2 responses

  1. meltoots
    March 11, 2016

    Cute, obviously she never worked in the front line of medical patient care. She would quit in 2 days. There is NOTHING consistent about healthcare except inconsistency. Do I ensure customer satisfaction if the only reason they are visiting me is to get a day off work or narcotics? That happens daily. I should just “Make them happy” and give them what they want? Really? Its not a CUSTOMER VENDOR relationship, its a doctor patient relationship. I don’t always tell you what you want to hear, nor give you what you want. She also has never been aggravated to death on patients demanding how and when they want to be communicated, at no convenience of your time, even while driving? Should I pull over and answer my phone if I am driving as its best for the patient, every time? All day and night? I should never sleep? Again its cute but not realistic at all.

  2. R Troy
    March 11, 2016

    To meltoots; I see it your way, but I think there are some ‘service’ points to keep in mind, though your ‘crowd’ or patient mix has a huge affect on how they are ‘serviced’. If junkies at a methadone clinic…

    A week ago I witnessed a whole series of ‘very bad customer service’. Patient is in doctor’s office, has blood test that indicates an immediate need for a trip to the ER (not quite ambulance level yet). Doctor has to get orders to the hospital for a complex treatment scenario, once patient is at the hospital there is a whole list of things for pharmacy and nursing, little for doctors. ER might add EKG. ER wants to add routine blood tests (all actually done earlier in office). All the patient’s doctor needs to do is get the orders the 5 miles from his office to the ER. Supposedly his office has a ‘terminal’ for the hospital’s EHR – but oops – ER EHR doesn’t communicate with hospital EHR. So we need a very detailed fax. But 6 hours after the decision was made, and 5 hours after patient arrived in ER, the orders had not yet arrived. And no one told the patient that’s why treatment had not begun. When that news got out, it took a difficult, pushy call to the doctor’s service before the doctor could be reached and orders given orally by cell phone to an ER doctor; treatment began minutes later. And at least one med that should have been included (non-critical) was not included. Oh, and it also took many more hours to get a hospital room for the patient – and that’s done internally by phone calls and faxes.

    A couple days later, a hospitalist tried to delay the patients departure while looking for more blood tests to be done. Given the circumstances, it was inappropriate, and the actual specialists were quite ready to have the patient discharged once the treatment was complete. Eventually, a resident filling in for the now off-for-the-night hospitalist signed off on the discharge, all done on paper, with no viable discharge instructions. And no indication that the doctor’s office had any viable report back to his practice and its EHR.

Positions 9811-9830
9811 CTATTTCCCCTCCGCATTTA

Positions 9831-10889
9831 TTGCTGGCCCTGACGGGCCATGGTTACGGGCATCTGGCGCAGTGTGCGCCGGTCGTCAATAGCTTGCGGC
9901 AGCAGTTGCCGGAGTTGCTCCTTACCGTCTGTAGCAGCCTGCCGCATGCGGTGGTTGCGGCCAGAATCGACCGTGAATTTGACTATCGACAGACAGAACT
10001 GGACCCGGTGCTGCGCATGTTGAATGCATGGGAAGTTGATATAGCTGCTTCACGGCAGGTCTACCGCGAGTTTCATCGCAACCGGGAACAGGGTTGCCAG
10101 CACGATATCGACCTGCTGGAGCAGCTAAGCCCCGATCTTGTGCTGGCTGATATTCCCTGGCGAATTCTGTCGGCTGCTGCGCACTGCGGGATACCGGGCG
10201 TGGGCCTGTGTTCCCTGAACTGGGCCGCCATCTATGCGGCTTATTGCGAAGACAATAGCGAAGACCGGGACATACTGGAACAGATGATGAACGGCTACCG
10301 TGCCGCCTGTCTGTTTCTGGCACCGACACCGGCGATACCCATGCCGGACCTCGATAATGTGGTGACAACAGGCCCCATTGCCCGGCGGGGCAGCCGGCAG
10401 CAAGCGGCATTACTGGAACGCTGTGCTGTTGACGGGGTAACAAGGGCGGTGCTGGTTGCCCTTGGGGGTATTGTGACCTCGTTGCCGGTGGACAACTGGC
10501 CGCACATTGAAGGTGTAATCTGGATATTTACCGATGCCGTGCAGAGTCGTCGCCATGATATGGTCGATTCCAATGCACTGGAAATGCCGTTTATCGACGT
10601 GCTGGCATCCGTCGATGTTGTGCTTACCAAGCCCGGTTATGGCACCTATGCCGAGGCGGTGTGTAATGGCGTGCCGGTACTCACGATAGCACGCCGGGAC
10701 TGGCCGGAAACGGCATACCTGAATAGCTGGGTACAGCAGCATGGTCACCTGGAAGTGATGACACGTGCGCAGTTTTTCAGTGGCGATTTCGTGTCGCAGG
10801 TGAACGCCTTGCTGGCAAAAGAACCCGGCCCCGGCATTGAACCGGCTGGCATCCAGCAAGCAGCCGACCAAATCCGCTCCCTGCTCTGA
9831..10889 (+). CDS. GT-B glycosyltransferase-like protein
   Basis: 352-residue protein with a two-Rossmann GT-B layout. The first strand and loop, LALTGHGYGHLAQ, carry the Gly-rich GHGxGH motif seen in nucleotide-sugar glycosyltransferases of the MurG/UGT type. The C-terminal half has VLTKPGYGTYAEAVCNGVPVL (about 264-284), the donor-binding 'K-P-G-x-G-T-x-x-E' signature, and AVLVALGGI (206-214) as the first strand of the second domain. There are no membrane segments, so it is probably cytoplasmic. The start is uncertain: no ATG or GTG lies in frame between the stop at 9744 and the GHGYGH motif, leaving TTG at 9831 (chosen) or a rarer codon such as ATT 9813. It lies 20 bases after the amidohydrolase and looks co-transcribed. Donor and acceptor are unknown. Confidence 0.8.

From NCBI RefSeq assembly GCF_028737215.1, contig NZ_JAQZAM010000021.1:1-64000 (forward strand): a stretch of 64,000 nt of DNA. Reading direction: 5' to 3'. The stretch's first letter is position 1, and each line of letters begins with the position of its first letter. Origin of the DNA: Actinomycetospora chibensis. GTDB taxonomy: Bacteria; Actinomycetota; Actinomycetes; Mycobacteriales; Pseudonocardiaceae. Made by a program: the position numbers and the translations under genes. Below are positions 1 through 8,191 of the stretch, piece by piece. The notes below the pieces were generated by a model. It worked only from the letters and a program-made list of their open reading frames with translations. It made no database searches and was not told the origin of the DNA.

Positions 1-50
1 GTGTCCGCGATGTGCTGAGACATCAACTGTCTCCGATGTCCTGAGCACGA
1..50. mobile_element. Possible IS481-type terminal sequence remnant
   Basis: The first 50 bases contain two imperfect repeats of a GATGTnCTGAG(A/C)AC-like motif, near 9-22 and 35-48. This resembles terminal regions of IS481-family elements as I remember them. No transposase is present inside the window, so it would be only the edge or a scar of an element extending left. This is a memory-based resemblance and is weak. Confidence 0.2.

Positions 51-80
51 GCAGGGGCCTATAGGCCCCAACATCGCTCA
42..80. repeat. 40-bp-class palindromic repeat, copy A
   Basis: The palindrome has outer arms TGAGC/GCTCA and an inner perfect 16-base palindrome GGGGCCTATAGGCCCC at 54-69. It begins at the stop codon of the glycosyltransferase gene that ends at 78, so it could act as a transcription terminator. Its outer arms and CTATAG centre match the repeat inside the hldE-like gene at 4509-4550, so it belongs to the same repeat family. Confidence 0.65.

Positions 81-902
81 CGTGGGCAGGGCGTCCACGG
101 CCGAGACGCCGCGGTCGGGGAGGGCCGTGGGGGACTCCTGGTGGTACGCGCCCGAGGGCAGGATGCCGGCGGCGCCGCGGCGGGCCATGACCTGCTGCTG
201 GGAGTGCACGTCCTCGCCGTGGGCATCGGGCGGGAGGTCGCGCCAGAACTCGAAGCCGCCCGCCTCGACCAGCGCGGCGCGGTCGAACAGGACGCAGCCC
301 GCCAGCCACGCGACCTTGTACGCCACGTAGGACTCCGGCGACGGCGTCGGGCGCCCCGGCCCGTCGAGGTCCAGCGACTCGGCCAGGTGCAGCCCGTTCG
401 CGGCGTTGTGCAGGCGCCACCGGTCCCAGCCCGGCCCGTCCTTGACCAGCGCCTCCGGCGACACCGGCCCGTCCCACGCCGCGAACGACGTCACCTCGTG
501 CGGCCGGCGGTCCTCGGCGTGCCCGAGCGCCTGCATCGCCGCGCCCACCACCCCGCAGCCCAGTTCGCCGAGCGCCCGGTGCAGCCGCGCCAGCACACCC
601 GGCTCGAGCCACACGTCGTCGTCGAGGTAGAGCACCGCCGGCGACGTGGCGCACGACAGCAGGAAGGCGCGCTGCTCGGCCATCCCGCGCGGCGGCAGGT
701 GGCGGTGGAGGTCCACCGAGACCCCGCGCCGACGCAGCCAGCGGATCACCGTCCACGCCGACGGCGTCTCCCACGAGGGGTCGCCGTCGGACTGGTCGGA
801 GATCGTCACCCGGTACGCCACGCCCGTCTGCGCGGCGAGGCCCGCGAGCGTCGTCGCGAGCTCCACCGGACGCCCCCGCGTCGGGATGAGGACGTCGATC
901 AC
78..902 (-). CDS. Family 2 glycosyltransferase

Point being; this was very poor customer service. The doctor did not ensure that the orders got through – and they didn’t. The ER staff did not tell the patient the truth about the delay (the nurse thought it was a pharmacy problem). And in the meantime, a very valuable ER bed was occupied for several hours with no treatment going on while many others waited for a bed for their own issues.

    Customer service would be far better if the doctor’s practice had a modern EHR based method to transmit the orders to the ER on a timely basis, if the ER had an EHR linked to the rest of the hospital, etc. If the hospital EHR reported the specialists decision to discharge the patient. And it being clear that the doctor would get a timely final report on the patient stay. To me, that should be the point of an article like this – customer service under difficult circumstances, surrounding great communications. Imagine that patient having only an hour or two in the ER instead of maybe 12 – 24 hours, and that valuable ER bed freed up much sooner, and the treatment done in the correct ‘ward’ (which has the specialty knowledge that the ward the patient was sent to did not). This whole thing was a comedy of errors, and a great example of awful customer service, and horrific waste of valuable hospital resources. It could have been prevented by good communication among the various medical entities.

    Beyond that, sure – good portal use, all that helps. But it’s only a small part of the problem.


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